In our study, the multivariable analysis confirmed that a family history of diabetes, a traditional risk factor of the disease, was associated with higher odds of new onset diabetes. Similar results were observed in a study done by Keerthi et al. which demonstrated that 14% of patients with a history of COVID-19 infection and new onset diabetes mellitus had positive family history [13].

Age was also significantly associated with higher odds of NODM in our study. In our study, the mean age of patients with new onset diabetes and COVID-19 (70%) was 49.9 years compared to 57.8 years in patients with new onset of diabetes without COVID-19 (30% of patients with NODM without COVID-19 infection) (data not shown). This finding highlights the possible role of COVID-19 in the development of NODM in younger patients, making COVID-19 infection as a possible predictor of young onset Diabetes [13].

Despite dyslipidemia being an element of metabolic syndrome a predisposing to diabetes [13], our results in the multivariable analysis showed that dyslipidemia decreased the odds of having new onset diabetes. This might be due to a selection bias where the controls were recruited from the same endocrinology clinic therefore, other than diabetes, their complaint is most likely related to thyroid problems or dyslipidemia.

Limitations and strengths

Although our data collection involved many clinics from a wide region of Lebanon, other regions were not represented in our study, predisposing us to a selection bias. Some patients may have had preexisting diabetes that was not discovered or investigated before the infection. Despite including many known risk factors associated with DM, residual confounding bias might be present since not all factors associated with diabetes were considered in this study. Recall/information bias is possible since patients might have forgotten the exact date of infection.

The strengths of our study rely in the fact that it is the first in Lebanon and Middle East to tackle the association between COVID-19 infection and NODM, the large number of patients included, and the inclusion of multiple risk factors know to be associated with DM, which adds to the robustness of the results.


Our study demonstrated that COVID-19 infection is a significant factor associated with the development of new onset diabetes. Subsequently screening for diabetes should be strongly recommended for patients post infection, specifically in those having common risk factors for diabetes such as age, genetic predisposition, obesity, high blood pressure, and other endocrine diseases [24]. This would allow early treatment to avoid potential hyperglycemia complications. The emergence of diabetes in COVID-19 pandemic imposes the question on whether this is a new type of atypical diabetes. Understanding the impact of COVID-19 on different systems can orient health professionals towards the possible outcomes of this infection on long-term basis. Evaluating risk factors, severity of the diseases, general data of each patients can further help prevent or limit comorbidities associated with this disease by screening patients, educating as well as preventing with different means (lifestyle, checkups, medications, etc.) the unfavorable outcomes of the COVID-19 infection.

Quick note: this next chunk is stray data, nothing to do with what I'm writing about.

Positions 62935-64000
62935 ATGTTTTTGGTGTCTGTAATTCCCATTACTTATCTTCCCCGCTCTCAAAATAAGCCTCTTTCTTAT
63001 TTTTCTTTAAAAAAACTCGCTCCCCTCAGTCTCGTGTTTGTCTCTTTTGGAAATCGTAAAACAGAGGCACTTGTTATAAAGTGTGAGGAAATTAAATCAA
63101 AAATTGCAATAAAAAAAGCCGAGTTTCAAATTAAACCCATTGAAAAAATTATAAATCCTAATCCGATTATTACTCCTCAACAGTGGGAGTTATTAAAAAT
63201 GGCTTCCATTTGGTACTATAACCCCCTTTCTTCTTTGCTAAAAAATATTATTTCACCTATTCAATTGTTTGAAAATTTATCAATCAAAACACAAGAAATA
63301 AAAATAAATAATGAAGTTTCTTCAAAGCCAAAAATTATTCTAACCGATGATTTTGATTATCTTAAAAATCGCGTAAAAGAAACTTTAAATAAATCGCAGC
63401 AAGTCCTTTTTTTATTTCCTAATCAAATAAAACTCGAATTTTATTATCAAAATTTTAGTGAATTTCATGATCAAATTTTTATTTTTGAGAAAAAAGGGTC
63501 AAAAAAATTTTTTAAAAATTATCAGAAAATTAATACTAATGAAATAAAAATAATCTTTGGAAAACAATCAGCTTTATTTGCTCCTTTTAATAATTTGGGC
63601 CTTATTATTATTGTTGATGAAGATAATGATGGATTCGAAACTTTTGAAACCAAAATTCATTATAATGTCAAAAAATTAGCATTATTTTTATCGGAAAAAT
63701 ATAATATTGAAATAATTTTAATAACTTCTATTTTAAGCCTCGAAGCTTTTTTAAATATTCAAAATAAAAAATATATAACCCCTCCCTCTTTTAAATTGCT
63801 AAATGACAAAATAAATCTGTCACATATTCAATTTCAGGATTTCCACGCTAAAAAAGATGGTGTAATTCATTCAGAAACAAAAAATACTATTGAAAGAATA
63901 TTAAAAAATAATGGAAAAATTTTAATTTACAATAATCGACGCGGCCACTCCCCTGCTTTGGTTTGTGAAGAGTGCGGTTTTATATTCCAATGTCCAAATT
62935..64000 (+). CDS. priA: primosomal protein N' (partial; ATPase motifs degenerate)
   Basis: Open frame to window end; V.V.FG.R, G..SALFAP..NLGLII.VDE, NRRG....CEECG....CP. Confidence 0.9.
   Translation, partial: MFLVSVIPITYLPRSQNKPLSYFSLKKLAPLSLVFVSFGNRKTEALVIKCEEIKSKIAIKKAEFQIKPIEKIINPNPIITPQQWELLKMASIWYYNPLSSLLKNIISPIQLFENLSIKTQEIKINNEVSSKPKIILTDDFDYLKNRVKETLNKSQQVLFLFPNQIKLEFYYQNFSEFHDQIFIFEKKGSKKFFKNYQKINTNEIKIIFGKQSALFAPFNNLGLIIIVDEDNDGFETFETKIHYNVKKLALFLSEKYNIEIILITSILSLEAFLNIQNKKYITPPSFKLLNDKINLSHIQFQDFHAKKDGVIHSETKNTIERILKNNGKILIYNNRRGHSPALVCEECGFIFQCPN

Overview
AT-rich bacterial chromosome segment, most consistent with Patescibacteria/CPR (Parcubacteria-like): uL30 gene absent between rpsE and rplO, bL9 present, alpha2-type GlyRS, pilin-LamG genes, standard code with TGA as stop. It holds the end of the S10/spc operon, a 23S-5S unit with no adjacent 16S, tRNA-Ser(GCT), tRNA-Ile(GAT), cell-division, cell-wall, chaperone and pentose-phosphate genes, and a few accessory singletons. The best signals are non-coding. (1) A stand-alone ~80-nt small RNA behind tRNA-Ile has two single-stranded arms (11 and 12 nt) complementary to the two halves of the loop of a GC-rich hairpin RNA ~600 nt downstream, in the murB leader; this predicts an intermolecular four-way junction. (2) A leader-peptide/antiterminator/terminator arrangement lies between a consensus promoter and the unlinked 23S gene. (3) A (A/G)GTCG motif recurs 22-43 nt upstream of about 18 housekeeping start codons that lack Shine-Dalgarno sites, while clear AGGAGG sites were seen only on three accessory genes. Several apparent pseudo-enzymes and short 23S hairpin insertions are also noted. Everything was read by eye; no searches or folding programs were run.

Availability of data and materials

The authors do not have the right to share any data information as per their institutions policies. Data can be shared upon a reasonable request to the corresponding author.


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Authors and Affiliations



NN and RMJ designed the study; RMJ drafted the manuscript; SH carried out the analysis and interpreted the results; RS and AEKB helped with the data collection; all authors reviewed the final manuscript and gave their consent.

Corresponding author

Correspondence to Souheil Hallit.

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Ethical approval and consent to participate

The study was approved by the Ethics Committee at the School of Medicine and Medical Sciences of the Holy Spirit University of Kaslik. Informed consent was waived by the before mentioned ethics committee in view of the retrospective nature of the study. All methods were carried out in accordance with relevant guidelines and regulations.

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Not applicable.

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The authors have no competing interests to report.

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Supplementary Information

Additional file 1

: Data sheet of the variables used in the data collection

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Jabbour, R.M., Hallit, S., Saliby, R. et al. Is COVID-19 incriminated in new onset type 2 diabetes mellitus in Lebanese adults?. BMC Res Notes 16, 176 (2023).